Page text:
Stopping COVID-19 Requires Gender Parity
After a photo of the White House’s initially all-male Coronavirus Taskforce was released on Twitter in late February, one user very accurately noted that it looked like “we had a #mandemic on our hands.” This may be the perfect word to describe the set of political circumstances and the impact of the global emergency we now face. As the COVID-19 crisis has progressed, it’s become more and more clear that the effects of the novel virus have set the progress of women and girls back far. And to ignore the role of gender in this situation would be doing more than one half of the population a disservice. As the seriousness of the pandemic has finally sunk in, women leaders around the world have taken center stage—sadly, it seems the United States has been late to the game. Countries with women leaders, such as Germany, Taiwan, and New Zealand, have put up the strongest fight against COVID-19.
In the chaos of the current pandemic, nations with women in leadership have been a beacon of hope when it comes to containing the virus. Germany, whose prime minister is quantum chemist Angela Merkel, has seen COVID-19 cases in the hundreds of thousands—yet has had some of the lowest mortality rates. Experts attribute this to “early and widespread testing and treatment, plenty of intensive care beds, and a trusted government whose social distancing guidelines are widely observed.”
The same goes for New Zealand, which has only had one death and reports dwindling infection numbers. Not only has the country’s prime minister Jacinda Arden been praised for her “clarity and compassion” during such confusing and stressful times, but she has even gone so far as to hold a press conference specifically for children to lessen anxiety and answer questions like how kids can help to keep grandparents safe.
Taiwan, led by the country’s first woman president Tsai Ing-Wen, has had one of the most successful responses to the healthcare emergency. In spite of being geographically closer to China where the virus first appeared, Taiwan has maintained relatively low infection rates and has even been so well-prepared that the country has pledged to donate 10 million face masks to countries in need.
In the United States, women in local leadership positions have emerged as visionary in their response to the crisis. San Francisco Mayor London Breed acted in concert with Oakland Mayor Libby Schaaf and five other local municipalities to declare the country’s first major metropolitan area shelter in place order, which took effect on March 17th and is now being credited by some as helping to flatten California’s curve. Chicago Mayor Lori Lightfoot has gone viral for her administration’s innovative communications tactics to urge citizens to stay home, while addressing critical issues of housing COVID-19 patients in shuttered hospitals and unused hotel rooms. These women leaders are just a few of the many women across the United States leading with compassion and courage in the crisis.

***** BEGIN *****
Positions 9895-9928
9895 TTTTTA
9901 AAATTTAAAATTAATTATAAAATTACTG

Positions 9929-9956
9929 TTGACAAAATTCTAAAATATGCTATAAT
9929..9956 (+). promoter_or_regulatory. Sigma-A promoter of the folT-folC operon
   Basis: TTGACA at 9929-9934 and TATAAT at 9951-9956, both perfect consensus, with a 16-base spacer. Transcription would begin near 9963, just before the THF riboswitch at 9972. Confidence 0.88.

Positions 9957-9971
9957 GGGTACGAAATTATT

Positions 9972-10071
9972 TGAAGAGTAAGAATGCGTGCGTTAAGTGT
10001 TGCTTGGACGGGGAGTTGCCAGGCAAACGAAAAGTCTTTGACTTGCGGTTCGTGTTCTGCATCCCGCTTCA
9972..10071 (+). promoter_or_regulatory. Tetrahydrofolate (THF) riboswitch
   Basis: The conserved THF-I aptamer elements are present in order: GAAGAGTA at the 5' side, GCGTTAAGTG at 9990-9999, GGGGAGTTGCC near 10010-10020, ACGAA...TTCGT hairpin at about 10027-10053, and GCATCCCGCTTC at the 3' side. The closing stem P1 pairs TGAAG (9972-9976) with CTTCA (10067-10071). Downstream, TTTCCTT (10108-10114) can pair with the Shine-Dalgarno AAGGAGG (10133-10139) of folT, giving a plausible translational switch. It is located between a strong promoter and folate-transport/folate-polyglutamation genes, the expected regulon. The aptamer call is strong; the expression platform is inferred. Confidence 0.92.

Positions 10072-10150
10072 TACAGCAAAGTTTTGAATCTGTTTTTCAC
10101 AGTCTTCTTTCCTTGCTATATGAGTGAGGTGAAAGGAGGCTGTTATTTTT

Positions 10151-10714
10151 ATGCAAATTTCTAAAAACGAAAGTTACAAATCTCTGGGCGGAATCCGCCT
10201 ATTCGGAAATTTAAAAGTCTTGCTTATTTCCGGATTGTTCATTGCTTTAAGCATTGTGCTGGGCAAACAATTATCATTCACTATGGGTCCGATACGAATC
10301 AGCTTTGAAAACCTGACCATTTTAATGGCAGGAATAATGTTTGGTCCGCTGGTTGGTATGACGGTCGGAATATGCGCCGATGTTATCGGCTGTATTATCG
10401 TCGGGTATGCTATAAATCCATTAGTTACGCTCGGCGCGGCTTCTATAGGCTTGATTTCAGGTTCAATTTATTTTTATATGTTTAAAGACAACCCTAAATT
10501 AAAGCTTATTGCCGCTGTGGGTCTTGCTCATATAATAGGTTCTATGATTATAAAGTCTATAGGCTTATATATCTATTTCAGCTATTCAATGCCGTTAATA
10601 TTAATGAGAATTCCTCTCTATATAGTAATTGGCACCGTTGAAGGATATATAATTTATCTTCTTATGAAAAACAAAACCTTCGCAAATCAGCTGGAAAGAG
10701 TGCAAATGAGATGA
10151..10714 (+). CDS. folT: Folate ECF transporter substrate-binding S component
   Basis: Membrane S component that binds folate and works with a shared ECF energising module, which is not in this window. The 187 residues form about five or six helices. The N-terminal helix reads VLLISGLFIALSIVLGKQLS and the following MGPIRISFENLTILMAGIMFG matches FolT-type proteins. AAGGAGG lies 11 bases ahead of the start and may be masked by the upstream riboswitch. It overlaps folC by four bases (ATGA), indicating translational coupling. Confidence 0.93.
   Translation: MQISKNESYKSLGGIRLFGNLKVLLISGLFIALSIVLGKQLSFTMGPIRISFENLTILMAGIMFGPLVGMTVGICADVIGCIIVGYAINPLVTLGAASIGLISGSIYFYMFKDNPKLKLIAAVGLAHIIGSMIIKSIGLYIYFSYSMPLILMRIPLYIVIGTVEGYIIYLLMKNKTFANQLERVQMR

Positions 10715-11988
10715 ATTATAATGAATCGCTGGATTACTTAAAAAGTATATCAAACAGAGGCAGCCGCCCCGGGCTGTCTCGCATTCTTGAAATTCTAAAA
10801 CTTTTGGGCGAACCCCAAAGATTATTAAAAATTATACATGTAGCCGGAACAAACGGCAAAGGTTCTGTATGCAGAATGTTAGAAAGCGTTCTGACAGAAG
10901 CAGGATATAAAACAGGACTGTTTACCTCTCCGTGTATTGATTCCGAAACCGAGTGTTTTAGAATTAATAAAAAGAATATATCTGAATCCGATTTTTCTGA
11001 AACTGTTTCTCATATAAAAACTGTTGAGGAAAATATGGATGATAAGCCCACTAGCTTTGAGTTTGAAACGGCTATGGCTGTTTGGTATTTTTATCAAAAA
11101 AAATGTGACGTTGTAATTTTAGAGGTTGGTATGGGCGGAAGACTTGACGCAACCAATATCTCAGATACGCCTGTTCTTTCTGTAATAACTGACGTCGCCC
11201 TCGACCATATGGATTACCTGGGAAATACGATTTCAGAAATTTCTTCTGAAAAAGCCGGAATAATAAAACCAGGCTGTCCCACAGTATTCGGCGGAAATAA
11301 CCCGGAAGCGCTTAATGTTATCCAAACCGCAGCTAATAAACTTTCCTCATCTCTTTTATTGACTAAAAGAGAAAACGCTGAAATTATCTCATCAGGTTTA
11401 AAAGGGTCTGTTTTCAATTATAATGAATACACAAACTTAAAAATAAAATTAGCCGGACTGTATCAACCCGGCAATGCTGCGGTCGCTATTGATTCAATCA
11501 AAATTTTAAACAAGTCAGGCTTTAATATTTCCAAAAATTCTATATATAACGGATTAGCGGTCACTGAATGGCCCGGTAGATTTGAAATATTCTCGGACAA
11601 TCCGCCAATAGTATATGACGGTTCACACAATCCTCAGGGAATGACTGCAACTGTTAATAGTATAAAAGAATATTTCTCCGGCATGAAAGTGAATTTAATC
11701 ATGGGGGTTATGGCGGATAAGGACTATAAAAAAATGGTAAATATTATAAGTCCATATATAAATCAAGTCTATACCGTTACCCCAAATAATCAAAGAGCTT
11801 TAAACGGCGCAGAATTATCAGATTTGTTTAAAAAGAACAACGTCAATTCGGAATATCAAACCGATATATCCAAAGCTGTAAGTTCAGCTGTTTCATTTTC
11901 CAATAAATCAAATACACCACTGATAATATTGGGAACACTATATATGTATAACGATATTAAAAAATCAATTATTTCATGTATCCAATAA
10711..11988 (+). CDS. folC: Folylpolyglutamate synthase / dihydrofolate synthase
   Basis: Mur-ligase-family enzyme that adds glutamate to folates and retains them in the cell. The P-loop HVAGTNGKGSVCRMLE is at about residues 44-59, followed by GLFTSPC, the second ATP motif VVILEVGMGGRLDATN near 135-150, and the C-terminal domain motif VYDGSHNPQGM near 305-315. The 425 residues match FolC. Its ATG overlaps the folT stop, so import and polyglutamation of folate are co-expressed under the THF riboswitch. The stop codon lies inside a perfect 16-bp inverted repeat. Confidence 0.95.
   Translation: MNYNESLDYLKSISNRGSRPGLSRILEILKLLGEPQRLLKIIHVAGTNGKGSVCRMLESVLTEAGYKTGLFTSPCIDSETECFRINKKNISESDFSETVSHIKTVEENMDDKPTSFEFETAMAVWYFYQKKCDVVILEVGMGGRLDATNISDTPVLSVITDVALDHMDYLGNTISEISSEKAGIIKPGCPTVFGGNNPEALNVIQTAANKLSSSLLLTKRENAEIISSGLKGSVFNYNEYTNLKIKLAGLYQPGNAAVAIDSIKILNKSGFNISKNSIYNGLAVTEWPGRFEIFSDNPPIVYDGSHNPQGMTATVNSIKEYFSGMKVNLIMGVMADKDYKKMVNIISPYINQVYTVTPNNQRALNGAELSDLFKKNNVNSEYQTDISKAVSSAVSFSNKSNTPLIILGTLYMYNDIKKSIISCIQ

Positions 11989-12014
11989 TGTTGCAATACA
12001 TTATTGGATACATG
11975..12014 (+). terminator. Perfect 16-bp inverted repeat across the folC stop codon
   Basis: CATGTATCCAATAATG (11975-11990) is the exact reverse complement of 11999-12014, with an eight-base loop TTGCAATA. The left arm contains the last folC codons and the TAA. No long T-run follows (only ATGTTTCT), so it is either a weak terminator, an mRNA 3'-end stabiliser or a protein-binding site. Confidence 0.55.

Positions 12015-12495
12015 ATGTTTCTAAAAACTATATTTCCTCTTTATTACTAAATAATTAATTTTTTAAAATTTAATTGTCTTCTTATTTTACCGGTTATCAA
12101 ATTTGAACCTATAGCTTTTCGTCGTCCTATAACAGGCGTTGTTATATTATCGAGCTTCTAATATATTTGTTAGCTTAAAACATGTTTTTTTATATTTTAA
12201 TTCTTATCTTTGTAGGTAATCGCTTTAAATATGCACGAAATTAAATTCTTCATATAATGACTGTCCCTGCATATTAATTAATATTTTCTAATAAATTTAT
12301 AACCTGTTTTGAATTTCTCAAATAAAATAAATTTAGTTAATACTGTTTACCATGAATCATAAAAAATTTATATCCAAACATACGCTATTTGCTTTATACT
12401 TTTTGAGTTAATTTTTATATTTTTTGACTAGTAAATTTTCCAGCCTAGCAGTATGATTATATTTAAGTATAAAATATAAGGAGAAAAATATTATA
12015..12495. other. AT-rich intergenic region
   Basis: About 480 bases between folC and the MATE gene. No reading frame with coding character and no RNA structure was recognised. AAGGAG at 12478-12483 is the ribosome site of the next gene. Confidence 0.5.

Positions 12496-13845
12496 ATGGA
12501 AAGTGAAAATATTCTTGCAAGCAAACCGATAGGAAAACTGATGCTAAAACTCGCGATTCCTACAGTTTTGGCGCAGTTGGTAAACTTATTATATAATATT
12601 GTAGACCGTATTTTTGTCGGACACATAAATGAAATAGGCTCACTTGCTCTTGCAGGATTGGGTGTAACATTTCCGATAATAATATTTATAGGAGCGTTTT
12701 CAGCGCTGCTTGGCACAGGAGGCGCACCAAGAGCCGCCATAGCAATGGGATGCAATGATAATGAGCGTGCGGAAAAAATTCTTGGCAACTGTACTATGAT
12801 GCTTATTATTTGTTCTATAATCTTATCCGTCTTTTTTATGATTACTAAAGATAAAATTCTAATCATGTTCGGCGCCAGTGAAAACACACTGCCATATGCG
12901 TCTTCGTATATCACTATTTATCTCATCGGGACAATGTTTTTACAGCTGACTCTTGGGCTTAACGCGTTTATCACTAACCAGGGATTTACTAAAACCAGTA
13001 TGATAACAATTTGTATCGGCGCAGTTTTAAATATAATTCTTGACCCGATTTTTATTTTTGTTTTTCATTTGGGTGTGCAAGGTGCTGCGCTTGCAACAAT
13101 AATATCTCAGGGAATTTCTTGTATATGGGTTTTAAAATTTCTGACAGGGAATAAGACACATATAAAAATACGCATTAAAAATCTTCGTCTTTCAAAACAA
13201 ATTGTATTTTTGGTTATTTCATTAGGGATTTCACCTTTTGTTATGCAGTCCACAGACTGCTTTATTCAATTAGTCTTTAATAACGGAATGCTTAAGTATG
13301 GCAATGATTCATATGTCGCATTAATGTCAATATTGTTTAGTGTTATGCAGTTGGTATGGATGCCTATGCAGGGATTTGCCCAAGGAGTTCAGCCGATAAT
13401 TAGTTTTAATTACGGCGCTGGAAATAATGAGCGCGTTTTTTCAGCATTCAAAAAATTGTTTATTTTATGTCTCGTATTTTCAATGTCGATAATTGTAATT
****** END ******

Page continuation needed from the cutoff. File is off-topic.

Women in politics aren’t the only ones in the battle to stop corona—women leading in healthcare are getting their due recognition as well. Sure, Dr. Anthony Fauci may have been dubbed “America’s doctor,” but women like Dr. Deborah Birx and Seema Verma are notable in public safety, though they have yet to become household names. Conversely, the women chief medical officers have become the face of the COVID-19 defense in Canada. Leaders like Dr. Deena Hinshaw, Dr. Theresa Tam, Dr. Bonnie Henry and Dr. Eileen de Villa have become known as the country’s “sheroes”—receiving murals, t-shirts, and fan clubs in their honor. “They represent something that now other women can aspire to, and young girls for that matter.”
These women’s exceptional work and contributions in addressing the pandemic is no coincidence. In spite of the stereotypes and misogyny that claim women are too emotional, inexperienced, or just simply unfit to lead—the proof is in the pudding. Attentive, effective, and proactive leadership is what it’s going to take for our lives to return back to normal—and women in power are providing just that.
Take Action! With women severely underrepresented in positions of power, don’t buy into the myth that women can’t be exceptional leaders. In such critical times, let’s celebrate and take inspiration from these amazing women that are fighting to keep our world safe.